And: "There are many excellent women theologians and religious educators, catechists and volunteers, not only in the German-speaking countries. It is only a matter of opening up the channels of admission."
Wolfgang Muller remembers Junia
Wolfgang Muller is a deacon in the diocese of Basel. "Celibacy cannot be justified biblically. In the New Testament, of course, there are married bishops, priests and deacons, and even a female apostle, Junia (Rom 16:7)," Muller writes. He asks "to be touched anew by Jesus of Nazareth and to follow him and not the Essenes or some other monastic ideal". Jesus had built "a fraternal church, not one separated by gender and asymmetrical to each other, but a catholic one (for all) of equal dignity in the best sense".
Nicolaas Derksen: "The consecration of women is a matter of will"
Nicolaas Derksen is a trainer in bibliodrama leadership in Wislikofen AG. He writes: "I often attend liturgical celebrations in Switzerland in parishes where women are leaders, and I experience them as priests. I am happy about that, they do me good, because they often show their faith in a warmer, more communicative, softer and more grounded way. Then it is also important that they receive – Eucharistic – authority, not only from Jesus and their own vocation – they already have that – but also from the church leadership."The refusal to "give women their place" is based on "the fear of men" to lose their power: "The ordination of women is a matter of will."
The book has two other references to Switzerland. Matthias Kloft, a church historian from Limburg, reports on a retreat he went on as a young theology student with the Benedictine nuns in Bruges, Belgium. The prioress at that time had been Sister Felicitas, a Swiss woman. The positive experiences in Bruges also led Matthias Kloft to the conclusion: "Spiritual leadership by women can also be an indispensable enrichment for the ‘ordo sacer’."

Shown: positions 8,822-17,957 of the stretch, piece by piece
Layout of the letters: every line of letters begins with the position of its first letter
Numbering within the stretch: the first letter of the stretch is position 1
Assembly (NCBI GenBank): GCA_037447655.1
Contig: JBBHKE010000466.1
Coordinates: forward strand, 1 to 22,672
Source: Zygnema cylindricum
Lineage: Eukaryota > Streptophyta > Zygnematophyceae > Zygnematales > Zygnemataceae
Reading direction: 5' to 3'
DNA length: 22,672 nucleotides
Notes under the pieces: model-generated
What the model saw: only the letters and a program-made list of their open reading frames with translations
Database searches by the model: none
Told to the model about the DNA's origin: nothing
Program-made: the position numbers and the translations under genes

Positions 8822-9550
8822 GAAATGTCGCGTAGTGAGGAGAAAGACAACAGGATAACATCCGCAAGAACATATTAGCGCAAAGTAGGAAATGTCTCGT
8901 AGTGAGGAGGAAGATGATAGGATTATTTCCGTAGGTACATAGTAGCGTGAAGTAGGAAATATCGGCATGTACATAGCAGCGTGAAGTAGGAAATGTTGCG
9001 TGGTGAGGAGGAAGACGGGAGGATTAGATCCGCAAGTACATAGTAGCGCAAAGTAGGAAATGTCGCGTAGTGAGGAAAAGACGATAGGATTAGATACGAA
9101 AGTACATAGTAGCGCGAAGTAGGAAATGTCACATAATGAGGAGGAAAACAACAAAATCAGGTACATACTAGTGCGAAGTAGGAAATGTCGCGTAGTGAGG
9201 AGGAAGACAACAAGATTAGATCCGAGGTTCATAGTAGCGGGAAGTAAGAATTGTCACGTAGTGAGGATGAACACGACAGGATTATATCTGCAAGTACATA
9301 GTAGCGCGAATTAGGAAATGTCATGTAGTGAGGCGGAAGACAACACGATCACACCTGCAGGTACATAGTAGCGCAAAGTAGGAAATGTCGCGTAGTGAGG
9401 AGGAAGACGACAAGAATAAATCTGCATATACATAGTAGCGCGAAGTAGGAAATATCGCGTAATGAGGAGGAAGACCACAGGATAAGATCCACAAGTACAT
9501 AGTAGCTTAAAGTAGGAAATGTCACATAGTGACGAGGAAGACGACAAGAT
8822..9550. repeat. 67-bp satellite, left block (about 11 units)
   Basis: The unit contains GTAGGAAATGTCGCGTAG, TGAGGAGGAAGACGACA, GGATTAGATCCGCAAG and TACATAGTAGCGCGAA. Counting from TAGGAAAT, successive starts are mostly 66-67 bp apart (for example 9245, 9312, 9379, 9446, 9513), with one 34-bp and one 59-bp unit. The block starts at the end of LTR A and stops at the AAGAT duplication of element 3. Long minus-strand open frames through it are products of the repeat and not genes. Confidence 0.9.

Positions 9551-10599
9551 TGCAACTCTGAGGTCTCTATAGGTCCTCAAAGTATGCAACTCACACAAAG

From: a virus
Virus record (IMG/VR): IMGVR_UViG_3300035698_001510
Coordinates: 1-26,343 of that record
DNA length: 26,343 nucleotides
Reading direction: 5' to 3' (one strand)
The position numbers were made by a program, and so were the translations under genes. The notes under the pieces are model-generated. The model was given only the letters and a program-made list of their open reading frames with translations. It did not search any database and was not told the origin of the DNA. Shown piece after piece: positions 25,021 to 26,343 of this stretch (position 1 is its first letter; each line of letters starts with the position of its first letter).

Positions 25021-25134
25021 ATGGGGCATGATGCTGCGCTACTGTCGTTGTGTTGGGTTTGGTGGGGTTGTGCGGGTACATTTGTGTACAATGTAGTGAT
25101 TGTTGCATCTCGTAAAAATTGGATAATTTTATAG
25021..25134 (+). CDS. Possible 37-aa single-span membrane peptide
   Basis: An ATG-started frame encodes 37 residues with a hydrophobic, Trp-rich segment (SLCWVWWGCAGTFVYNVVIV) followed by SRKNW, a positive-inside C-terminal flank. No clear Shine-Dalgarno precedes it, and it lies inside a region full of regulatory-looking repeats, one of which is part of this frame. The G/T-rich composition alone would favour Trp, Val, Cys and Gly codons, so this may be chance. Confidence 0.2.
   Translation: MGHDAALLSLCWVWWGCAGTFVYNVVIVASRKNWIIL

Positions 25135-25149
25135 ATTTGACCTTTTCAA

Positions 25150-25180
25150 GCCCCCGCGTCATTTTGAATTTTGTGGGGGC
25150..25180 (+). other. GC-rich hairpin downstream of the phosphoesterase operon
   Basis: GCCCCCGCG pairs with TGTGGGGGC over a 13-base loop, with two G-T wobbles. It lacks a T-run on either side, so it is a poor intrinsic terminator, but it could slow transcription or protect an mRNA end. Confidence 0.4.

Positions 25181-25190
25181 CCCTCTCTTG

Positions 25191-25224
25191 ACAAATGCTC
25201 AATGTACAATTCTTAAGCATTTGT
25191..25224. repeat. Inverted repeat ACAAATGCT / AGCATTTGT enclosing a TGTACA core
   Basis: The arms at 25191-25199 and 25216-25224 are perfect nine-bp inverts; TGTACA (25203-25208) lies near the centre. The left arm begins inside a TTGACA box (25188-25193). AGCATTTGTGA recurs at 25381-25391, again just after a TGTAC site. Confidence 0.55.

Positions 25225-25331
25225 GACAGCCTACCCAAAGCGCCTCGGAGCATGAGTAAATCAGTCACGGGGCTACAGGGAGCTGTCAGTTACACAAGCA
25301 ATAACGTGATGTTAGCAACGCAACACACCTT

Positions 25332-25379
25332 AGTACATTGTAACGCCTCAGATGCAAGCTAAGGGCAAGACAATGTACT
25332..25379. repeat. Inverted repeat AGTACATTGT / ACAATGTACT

Ignatius Lockemann leads the Catholic university community in Mainz. He describes how he participated in an altar consecration in a Christian Catholic church in Switzerland: "The pastor at the time, a dear friend, invited me. There I sat together with many others in liturgical dress in the altar room – touching and (salutary) disturbing at the same time: men and women of all Christian confessions, priests, deacons, pastoral workers, pastors, religious. All together, mixed, of course," writes Lockemann.
Here he experienced "what doesn’t really exist or actually does exist: a community of women and men, a church made up of many and diverse people". Together we celebrated Christ as our center – dreamlike and visionary."
The book "Women into office! Men of the Church stand in solidarity" will be published on 31 December. January 2022 in the Herder publishing house. Published by Philippa Rath, Benedictine nun of Saint Hildegard Abbey in Rudesheim-Eibingen, and Burkhard Hose, university pastor in Wurzburg.